Is Your Gym Sesh Affecting Your Immunity? Here’s How to Avoid Workout-Induced Burnout

If you've ever been told to "sweat it out" while working through the stages of a nasty cold, you have the right to give them a solid "no thanks" followed by a hefty dose of real-talk.

That's because—says Vishal Patel, director of product development at Nuun—the idea that doing an hour of HIIT will cure you of the latest seasonal virus is a myth. In fact, it could be having the opposite effect.

"High intensity workouts require higher-than-normal rates of breathing, which can impair immune cell function and can put additional stress on the body," says Patel. "The added stress, in combination with the potential of nutrients' delicacies such as vitamin D and antioxidants, can leave your body in a vulnerable spot when trying to defend against a cough or cold."

That's why athletes often cough or get a cold after heavy training periods, according to Patel. So rather than waiting for your immune system to kick into high gear during a sweat session, try a gentler method. That's exactly what Nuun Immunity—a blend of antioxidant-rich vitamin C and echinacea and anti-inflammatory turmeric and vitamin D aimed to help support your overall immune health—was created for.

Bonus: You don't need to wait for that first throat tickle to start defending against seasonal colds. "It can be used as a daily preventative by taking one to two tablets per day, or when you’re feeling something coming on, it's safe to consume upwards of six tablets per day," says Patel. Good news for your co-workers (no one wants to be seated next to the sick person) and for your regularly scheduled workout routine.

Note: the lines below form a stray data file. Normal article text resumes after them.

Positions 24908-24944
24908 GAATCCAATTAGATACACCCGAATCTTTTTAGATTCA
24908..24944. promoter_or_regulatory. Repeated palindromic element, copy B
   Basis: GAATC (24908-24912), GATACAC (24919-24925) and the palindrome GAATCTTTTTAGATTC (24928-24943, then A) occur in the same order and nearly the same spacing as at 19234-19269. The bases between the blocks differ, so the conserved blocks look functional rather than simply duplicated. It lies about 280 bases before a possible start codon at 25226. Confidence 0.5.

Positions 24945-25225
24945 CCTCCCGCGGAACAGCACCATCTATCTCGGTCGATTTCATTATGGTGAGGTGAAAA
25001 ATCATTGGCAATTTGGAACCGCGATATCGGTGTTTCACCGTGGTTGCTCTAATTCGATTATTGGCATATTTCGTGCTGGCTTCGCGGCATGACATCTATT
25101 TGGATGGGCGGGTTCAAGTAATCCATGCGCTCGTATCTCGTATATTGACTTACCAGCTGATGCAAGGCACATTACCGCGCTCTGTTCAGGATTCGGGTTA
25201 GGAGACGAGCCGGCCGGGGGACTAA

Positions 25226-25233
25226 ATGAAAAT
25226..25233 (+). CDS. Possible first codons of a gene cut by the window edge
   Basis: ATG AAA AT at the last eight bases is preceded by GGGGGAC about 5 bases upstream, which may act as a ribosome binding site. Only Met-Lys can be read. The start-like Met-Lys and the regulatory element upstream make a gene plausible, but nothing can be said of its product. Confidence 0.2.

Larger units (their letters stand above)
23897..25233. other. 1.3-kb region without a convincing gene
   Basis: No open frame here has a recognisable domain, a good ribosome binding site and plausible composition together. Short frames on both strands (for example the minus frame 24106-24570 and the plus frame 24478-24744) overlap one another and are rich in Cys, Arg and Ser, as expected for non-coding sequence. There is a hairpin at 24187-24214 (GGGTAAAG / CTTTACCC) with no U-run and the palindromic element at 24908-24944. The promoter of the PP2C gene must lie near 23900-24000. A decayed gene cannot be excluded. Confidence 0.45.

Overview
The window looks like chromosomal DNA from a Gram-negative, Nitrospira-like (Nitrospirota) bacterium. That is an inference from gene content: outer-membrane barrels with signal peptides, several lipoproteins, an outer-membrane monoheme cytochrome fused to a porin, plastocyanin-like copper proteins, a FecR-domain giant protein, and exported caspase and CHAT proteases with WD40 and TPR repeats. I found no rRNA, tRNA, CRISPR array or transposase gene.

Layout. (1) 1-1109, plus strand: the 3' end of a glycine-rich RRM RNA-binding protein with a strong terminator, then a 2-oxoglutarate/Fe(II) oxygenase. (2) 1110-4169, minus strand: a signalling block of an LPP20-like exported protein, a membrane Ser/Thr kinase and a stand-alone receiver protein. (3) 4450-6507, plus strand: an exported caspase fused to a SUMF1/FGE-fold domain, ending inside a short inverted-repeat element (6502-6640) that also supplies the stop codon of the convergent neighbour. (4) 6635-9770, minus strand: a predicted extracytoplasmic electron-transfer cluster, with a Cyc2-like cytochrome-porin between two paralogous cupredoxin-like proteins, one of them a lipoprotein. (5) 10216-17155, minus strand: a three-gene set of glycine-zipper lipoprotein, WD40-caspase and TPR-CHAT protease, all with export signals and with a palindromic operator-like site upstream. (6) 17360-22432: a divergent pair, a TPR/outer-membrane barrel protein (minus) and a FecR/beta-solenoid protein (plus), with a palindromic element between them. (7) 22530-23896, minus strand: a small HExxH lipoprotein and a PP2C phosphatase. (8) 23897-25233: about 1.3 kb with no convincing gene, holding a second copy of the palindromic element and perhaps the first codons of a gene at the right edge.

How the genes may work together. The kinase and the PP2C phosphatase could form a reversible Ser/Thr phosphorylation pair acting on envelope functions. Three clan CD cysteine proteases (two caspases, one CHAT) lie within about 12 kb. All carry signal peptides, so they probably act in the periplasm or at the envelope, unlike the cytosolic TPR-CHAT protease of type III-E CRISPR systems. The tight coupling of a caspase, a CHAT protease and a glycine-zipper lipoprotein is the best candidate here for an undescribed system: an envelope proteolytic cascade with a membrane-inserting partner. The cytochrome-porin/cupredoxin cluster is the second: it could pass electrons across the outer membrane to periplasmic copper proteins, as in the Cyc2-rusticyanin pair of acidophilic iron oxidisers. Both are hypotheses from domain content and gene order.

Keep scrolling for ways to boost your immune system, so you can focus on your sweat seshes.

If you're eager for some gym time, do something light

If you do feel some sickness creeping in via a somehow stuffed-up and runny nose (who else has been there?), the key is to rest and hydrate so that you won't stress out your system any further, says Patel.

But—and yes, there's a but—if you feel stir-crazy from lack of movement and aren't full-on in the throes of a cold, go for something low-impact like indoor cycling or yoga so you're fully in charge of your tempo.

Don't forget to fill up your water bottle

During this must-wear-a-puffer weather, you might forget that your body still needs ample hydration to keep operating at its peak potential—but it should be part of your immunity game-plan. "Consuming fluids and electrolytes will allow your body to increase blood circulation, ensuring nutrients get to where they need to go to repair and defend your immune system," says Patel.

That's why Nuun Immunity's first order of business is hydration. "[That] may be the most important aspect of strengthen your immune system," Patel says. That dry winter air is no joke—so get ahead of it.

Get your sleep schedule on track

Blame daylight savings all you want for your subpar sleeping habits, but if you really want to beat out a brutal cold, sleep is your best bet. "When you’re sleeping, your breathing and heart rates are lowered, which can allow the body to begin repairing sore muscles and strengthen the immune system," Patel says.

That's right, y'all: The trick to crushing your next Pilates or spin class could actually be just falling asleep at a reasonable hour.

Add more vitamin D to your life

A huge part of what makes Nuun Immunity designed to help boost your immune system is its not-so-secret ingredient: vitamin D. "[It's] a powerful anti-inflammatory and antioxidant which helps the body defend itself against impaired immune function," says Patel. In addition to supplementing, you can get vitamin D in egg yolks, cheese, and fatty fish like salmon.

The majority of the ways to give your immunity a helping hand can all happen before anything (re: sneezing, coughing, non-stop shivering) actually ensues—which seems like the real solve to this whole workout-burnout situation. Just remember: No HIIT until you're feeling like your full (badass) self again.

Sponsored by Nuun

Photos: Nuun

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